I don’t know that it’s historical. Over the past seven to 10 years, it’s been about 50-50. Glenn’s civil servant complement was much higher in the 1990s, when the expendable launch vehicle program was here. We’ve gone down from around 2,500 to about where we’re at now since the mid-1990s.
What big projects has Glenn been working on?
The big one that we launched in 2012 was called the Space Communications and Navigation, or SCAN, testbed. SCAN is a program within NASA, at headquarters. That was probably one of our biggest ones in a while. It went up to the international space station on Japan’s HTV cargo tug. It’s a software-defined radio experiment where basically you eliminate part of the communications hardware onboard and form the waveforms in software. It’s very flexible; you can have multiple communications frequencies on the same payload without repeating a bunch of hardware. That’s up on station and we’re checking that out now. We’re just about finished with checkout and we’ll go into the experiment phase where people can fly different waveforms, communicate direct to ground or through the Tracking and Data Relay Satellite network. It’s a bit of the wave of the future.
Glenn had a part in the Orion program under the Constellation program, and you used to work on Orion at Johnson. Did Glenn retain any work on the rechristened Multi-Purpose Crew Vehicle (MPCV) program?
We do a lot of work on the Multi-Purpose Crew Vehicle here. When it was called Orion, we were leading the service module. Now we’re deputy on the combined crew and service module office. We have a strong partnership with the Johnson Space Center and we’ve actually been leading for Mark Geyer, the MPCV program manager, the interface with the Europeans on MPCV’s Automated Transfer Vehicle-derived European service module. Our engineers and project management team here have been helping define those requirements and working with the European Space Agency to get the technical side set. Our experts here in those three systems have worked within taking the requirements and developing a system that could meet those requirements and fit within the goals that Bill Gerstenmaier, NASA associate administrator for human operations and exploration, has for maintaining international relationships in this program. When we started out in Constellation as the lead on the service module, and for the most part this is true today, the service module was about a large propulsion system, containing the solar arrays and the thermal dissipation system as well.
What other work do you have coming down the pipe at Glenn?
On the communications side, building on the expertise we have working on the SCAN testbed, we’re continuing work for the SCAN program in developing that next-generation of space-based relay. So there are some space-based relay studies, which is code for a Tracking and Data Relay Satellite follow-on. We’re leading and doing the systems engineering work for that. The folks that worked the Tracking and Data Relay Satellite interface and the architecture for the SCAN testbed, some of them have morphed over into working on that.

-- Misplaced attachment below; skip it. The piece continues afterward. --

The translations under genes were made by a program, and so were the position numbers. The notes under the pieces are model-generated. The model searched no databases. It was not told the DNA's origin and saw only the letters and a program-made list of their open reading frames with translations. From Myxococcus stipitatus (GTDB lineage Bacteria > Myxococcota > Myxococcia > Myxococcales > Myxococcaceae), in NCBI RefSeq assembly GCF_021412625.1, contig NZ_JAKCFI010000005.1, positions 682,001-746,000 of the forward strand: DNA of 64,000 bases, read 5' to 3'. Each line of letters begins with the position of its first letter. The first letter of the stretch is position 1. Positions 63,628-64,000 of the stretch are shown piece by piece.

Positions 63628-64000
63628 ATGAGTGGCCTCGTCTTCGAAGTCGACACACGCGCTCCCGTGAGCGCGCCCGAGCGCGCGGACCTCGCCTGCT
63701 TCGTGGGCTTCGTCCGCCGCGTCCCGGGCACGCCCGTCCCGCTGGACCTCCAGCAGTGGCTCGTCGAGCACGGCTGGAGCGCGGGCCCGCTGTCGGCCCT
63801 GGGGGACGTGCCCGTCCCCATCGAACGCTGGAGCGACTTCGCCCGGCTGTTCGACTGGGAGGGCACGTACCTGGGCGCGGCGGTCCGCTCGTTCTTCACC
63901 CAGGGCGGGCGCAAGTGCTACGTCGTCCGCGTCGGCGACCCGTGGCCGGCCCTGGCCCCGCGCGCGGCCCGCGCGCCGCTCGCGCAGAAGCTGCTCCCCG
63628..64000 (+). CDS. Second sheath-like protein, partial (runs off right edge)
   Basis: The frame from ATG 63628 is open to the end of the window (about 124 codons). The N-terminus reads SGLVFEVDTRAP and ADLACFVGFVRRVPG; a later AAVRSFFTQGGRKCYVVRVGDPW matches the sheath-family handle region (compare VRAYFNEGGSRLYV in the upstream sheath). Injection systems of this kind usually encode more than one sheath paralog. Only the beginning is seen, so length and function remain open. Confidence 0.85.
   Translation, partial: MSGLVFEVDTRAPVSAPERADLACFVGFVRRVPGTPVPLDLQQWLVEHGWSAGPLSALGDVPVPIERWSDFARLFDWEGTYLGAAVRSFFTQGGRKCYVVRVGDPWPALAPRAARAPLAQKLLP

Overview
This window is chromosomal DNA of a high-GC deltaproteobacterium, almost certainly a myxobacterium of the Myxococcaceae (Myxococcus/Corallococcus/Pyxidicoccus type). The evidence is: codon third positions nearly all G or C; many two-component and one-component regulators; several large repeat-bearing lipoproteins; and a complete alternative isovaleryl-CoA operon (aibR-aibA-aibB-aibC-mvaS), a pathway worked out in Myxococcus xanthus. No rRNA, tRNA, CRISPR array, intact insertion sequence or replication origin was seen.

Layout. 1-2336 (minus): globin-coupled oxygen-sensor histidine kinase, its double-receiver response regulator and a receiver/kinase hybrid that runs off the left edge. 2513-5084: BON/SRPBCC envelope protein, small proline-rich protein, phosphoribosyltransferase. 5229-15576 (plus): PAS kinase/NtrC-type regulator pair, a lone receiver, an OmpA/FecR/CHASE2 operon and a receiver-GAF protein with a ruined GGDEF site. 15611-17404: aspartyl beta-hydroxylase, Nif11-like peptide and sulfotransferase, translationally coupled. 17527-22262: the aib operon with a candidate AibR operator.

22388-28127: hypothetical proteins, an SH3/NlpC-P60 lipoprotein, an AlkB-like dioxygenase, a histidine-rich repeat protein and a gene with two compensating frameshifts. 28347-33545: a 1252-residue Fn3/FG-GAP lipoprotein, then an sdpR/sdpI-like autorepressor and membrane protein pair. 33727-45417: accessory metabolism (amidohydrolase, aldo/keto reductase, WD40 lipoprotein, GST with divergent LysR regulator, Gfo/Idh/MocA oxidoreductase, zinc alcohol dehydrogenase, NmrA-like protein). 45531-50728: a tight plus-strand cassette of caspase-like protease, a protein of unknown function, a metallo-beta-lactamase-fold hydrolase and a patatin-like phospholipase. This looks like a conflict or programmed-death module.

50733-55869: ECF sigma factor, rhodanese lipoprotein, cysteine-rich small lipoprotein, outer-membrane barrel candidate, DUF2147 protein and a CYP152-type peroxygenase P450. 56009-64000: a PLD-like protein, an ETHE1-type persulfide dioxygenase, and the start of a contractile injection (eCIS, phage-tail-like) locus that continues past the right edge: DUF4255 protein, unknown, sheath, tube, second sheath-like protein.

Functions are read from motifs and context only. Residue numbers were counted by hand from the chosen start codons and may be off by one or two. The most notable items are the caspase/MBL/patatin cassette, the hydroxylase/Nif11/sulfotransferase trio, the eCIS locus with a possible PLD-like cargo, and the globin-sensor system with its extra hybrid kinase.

We’re also working with the Space Technology Mission Directorate at NASA headquarters. Specifically, we’re working on the cryogenic propellant storage and transfer mission, which is basically in Phase A right now. That is to store and transfer cryogens in orbit for six months. That’s a mission being led out of Glenn. The payload is being built in house by NASA, a joint team between ourselves, the Marshall Space Flight Center in Huntsville, Ala., and the Goddard Space Flight Center in Greenbelt, Md. We’re working the acquisition strategy for the spacecraft bus right now. That’s going to launch in late 2017.
The other space technology mission is in its infancy: a solar-electric propulsion mission. That’s really intended to be a steppingstone for the deep-space exploration missions that are being planned for an asteroid or to Mars. That mission is around a 30-kilowatt to 40-kilowatt mission, to be extendable to around a 300-kilowatt mission that you’d need for deep-space exploration. The cryogenic mission and the electric propulsion mission are phased differently, more for dollar reasons, than we’d like. Headquarters would love to start them both now, but dollar-wise they’re phased differently.
Did these missions provide work for the people who are rolling off the SCAN testbed program?
The folks that worked on what we just launched and that have continued to work some of our other space work, either in studies or in space station experiments or space station replenishment, they’re all moving over to the cryogenic mission and the solar-electric propulsion mission.